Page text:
Although I am still working my way through my last syllabus, I’m excited that my book club is reading Beowulf this fall. I’ve decided to make the most of this chance to talk about Beowulf with a wonderful group of intelligent readers by setting myself a larger project. I’d love to get a better sense of the language and the context from which Beowulf, and though I won’t get to this project for some time, I couldn’t resist sharing it here.
First, there is the story itself.
1. Beowulf: A New Verse Translation (Bilingual Edition), by Seamus Heaney.
Heaney’s translation is widely considered the best, most exciting new translation, and as such is a great starting point. I also love any translation with the original text on the left-hand side.
2. Beowulf, a Translation and Commentary, by J. R. R. Tolkien
Of course, with Tolkien’s new translation out for public viewing, the time is ripe for a side-by-side comparison. I’m can’t wait to see what Tolkien does differently. This new edition also includes Tolkien’s notes and commentary, making it an invaluable resource.
3. The Monsters and the Critics, and Other Essays, by J. R. R. Tolkien
This collection of Tolkien’s essays includes Tolkien’s lecture on Beowulf to the British Academy in 1936, as well as an essay on translation. If you cannot bring yourself to buy multiple translations of the same text and already have an older copy of Beowulf you like, these essays seem like a great way to get Tolkien’s take.
Next, I’ll want some historical and literary context.
4. The Anglo-Saxon Age: A Very Short Introduction, by John Blair
I love turning to this series when I’m new to a topic. While I often look back at introductions to topics with which I’m now more acquainted with some disagreement, you really can’t beat this series for showing you the breadth of whatever field it covers.
5. BBC 4’s In Our Time on Beowulf, with Melvyn Bragg
This radio program, offered free online, offers a level of engagement similar to the Very Short Introduction series, but comes with an added bonus: scholars who disagree with each other.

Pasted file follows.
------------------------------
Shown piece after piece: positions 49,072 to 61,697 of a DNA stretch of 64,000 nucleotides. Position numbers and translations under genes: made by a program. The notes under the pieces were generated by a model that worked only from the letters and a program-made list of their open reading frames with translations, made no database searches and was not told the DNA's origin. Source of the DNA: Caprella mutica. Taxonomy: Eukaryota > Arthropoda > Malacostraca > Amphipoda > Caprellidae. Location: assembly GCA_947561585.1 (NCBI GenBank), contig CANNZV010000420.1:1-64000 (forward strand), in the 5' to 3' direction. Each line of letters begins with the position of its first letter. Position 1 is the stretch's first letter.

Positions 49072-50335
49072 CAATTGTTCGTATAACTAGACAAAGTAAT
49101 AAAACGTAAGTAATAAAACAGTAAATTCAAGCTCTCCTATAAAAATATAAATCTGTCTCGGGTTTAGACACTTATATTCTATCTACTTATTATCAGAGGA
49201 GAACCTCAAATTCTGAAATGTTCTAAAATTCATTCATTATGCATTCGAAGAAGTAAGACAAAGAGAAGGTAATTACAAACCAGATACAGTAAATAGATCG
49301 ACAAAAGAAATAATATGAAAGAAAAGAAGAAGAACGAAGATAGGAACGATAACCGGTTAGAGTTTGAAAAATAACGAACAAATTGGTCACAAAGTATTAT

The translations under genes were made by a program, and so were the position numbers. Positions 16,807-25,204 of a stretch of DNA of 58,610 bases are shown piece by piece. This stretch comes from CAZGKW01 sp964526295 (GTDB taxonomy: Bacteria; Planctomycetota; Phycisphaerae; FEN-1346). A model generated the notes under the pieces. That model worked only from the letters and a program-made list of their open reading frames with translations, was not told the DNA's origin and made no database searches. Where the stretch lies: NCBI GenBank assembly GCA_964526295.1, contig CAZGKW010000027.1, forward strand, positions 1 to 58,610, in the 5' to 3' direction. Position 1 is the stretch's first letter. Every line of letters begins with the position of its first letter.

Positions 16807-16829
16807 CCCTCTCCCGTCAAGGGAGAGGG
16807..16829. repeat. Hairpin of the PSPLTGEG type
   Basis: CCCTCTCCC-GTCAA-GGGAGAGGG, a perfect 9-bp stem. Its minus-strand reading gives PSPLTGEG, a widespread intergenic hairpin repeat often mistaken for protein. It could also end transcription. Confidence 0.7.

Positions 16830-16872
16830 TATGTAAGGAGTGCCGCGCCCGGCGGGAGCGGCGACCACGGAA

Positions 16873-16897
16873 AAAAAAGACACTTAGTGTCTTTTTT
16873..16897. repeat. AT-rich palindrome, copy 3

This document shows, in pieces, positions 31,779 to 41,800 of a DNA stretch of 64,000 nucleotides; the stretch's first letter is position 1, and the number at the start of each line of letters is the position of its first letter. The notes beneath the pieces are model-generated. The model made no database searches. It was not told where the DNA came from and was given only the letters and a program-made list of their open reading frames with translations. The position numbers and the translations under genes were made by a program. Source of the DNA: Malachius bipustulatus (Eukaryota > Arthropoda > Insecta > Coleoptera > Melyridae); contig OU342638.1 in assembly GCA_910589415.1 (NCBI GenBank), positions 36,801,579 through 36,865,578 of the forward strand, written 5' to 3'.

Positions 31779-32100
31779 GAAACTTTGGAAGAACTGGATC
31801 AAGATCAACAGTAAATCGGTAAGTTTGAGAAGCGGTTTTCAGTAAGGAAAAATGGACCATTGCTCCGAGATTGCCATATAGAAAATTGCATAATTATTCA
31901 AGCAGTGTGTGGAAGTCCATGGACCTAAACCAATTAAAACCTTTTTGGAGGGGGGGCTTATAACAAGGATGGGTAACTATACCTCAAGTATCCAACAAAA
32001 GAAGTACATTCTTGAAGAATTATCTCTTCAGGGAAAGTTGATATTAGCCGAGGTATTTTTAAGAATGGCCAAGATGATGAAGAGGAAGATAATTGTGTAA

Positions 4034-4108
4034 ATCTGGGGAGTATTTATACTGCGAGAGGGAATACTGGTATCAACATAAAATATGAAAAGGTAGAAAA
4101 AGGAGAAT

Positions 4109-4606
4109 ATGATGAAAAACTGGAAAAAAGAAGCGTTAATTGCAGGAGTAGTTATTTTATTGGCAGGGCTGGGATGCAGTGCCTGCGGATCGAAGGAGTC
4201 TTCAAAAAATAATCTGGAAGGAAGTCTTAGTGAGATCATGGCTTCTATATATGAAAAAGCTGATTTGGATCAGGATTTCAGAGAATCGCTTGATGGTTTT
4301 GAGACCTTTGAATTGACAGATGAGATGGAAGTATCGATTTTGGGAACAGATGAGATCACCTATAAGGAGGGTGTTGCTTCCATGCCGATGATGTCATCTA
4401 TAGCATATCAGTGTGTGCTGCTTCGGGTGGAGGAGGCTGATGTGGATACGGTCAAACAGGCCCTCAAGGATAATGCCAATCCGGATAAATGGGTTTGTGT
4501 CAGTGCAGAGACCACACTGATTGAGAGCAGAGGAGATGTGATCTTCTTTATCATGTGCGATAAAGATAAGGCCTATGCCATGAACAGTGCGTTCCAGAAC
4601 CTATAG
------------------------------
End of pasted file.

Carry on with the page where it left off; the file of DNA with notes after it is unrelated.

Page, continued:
6. The Anglo-Saxon World: An Anthology, translated by Kevin Crossley-Holland
This is a wonderful collection of Anglo-Saxon literature, and it includes commentary on different types of stories to go along with the curated collections. Beowulf is included, but I’m someone who thinks you can’t really have too many different translations of the same text.
7. The Cambridge Introduction to Anglo-Saxon Literature by Hugh Magennis
After the collection above, you may want a more thorough look at the literary norms and authors of the time, and this appears from its table of contents to be a more or less definitive survey. There’s only one review on Amazon, but I find you can trust Cambridge U. Press to provide general knowledge and excellent citations.
Finally, in my fantasy world, I’ll attempt to learn some Anglo-Saxon and read Beowulf in its original form.
8. Anglo-Saxon Primer with Grammar, Notes, and Glossary; Eighth Edition Revised, by Henry Sweet
This is a free primer that has the advantage of the instant digital download, but the downside of being a bit archaic in structure. If you’re used to modern language learning tools, this will feel a bit stilted.
9. Beowulf: A Student Edition, edited by George Jack
This is an edition of the text with a glossary at the side, and seems like a great way to dive into reading the untranslated text without going too far out on a limb.
And there you have it – my dream syllabus on Beowulf. I’ll be digging into a comparison of the Heaney and Tolkien translations this Fall, but the rest will have to wait a bit. If you have any other essential texts to recommend, don’t hesitate to leave a suggestion in the comments.